Marion County unemployment is easing and home sales are up, but the atmosphere is less than rosy in the local landscaping trade. Lawn service companies and nurseries are still struggling to regain their financial footing following the recession.
Lawn care-related businesses say they face tough competition and a reluctance of consumers to spend at pre-recession levels.
David Frederick of B&B Nursery and Garden Shop said that before the recession business was much better. And despite economic improvement during the past few years, he hasn’t witnessed any trickle-down effect.
“It’s way off,” he said of revenues.
In the past, the parking lot was full from morning to closing. During a Monday afternoon telephone interview, a Star-Banner reporter asked how many cars were in his parking lot.
“None,” Frederick replied.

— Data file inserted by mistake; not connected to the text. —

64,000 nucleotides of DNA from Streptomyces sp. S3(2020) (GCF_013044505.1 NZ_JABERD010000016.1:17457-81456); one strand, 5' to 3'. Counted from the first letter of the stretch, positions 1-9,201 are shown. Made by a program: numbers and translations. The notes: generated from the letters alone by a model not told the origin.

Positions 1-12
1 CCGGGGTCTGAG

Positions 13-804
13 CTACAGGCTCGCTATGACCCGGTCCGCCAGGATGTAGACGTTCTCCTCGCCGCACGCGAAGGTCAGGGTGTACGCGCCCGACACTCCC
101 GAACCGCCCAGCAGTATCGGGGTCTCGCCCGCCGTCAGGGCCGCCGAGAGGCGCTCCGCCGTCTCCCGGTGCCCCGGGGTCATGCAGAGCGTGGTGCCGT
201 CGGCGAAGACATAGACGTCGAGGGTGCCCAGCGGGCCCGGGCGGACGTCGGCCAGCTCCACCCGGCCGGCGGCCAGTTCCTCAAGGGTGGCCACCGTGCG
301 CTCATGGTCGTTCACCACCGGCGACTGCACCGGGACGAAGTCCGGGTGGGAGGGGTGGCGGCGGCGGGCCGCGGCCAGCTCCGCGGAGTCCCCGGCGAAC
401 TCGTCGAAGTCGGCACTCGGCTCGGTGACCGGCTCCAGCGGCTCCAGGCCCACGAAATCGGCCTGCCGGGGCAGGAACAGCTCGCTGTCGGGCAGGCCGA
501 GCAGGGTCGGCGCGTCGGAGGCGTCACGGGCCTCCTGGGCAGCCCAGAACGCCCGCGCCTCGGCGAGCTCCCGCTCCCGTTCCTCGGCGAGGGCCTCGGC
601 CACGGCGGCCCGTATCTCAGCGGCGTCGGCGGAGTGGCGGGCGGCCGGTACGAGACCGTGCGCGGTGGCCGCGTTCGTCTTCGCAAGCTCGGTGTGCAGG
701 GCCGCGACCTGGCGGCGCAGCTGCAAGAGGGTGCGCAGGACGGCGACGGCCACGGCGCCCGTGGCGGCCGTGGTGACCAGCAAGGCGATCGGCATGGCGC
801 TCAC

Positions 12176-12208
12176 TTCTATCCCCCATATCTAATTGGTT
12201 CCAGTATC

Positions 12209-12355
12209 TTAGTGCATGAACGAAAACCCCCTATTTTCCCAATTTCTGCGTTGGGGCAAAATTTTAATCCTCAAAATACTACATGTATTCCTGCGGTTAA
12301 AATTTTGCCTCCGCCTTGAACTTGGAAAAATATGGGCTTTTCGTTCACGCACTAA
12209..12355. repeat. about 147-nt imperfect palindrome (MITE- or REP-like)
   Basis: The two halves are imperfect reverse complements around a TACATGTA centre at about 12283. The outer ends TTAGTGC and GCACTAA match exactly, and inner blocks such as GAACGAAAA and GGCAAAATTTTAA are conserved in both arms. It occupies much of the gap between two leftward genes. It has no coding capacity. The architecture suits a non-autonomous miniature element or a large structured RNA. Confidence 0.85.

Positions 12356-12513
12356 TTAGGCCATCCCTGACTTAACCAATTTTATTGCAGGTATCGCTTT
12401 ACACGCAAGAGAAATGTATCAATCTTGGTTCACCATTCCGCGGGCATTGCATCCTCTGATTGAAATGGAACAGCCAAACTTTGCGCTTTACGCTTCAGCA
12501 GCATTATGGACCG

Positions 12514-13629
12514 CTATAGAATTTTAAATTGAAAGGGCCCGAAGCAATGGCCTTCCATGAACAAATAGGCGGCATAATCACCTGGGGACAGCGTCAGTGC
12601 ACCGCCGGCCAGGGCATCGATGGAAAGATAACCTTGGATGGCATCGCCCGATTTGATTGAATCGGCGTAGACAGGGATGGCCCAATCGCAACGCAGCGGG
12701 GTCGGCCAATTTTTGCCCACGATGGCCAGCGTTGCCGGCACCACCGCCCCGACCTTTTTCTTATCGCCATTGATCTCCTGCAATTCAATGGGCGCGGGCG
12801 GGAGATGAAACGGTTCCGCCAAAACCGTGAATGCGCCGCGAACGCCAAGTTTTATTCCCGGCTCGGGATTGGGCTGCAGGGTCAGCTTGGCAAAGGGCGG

For the past few years, Frederick said, sales have fallen about one-third. As for customer habits, Frederick said he’s seen an across-the-board decline in what people are buying.
“I don’t know how I can go through another four years of this,” he said.
Alex Arsneault, owner of Showcase Lawn Care in Ocala, said the lawn care business remains competitive. The trade swelled a few years ago, with former construction workers offering to maintain lawns at cut-rate prices.
“There’s always someone who will do it cheaper,” Arsneault said.
Arsneault mows both residential and commercial lawns with his son. Although local unemployment levels have improved, fuel prices have stabilized for now and home sales are up, Arsneault said the small lawn care companies that got into the business during the recession remain his biggest competition.
And those upstarts don’t look to be getting out anytime soon.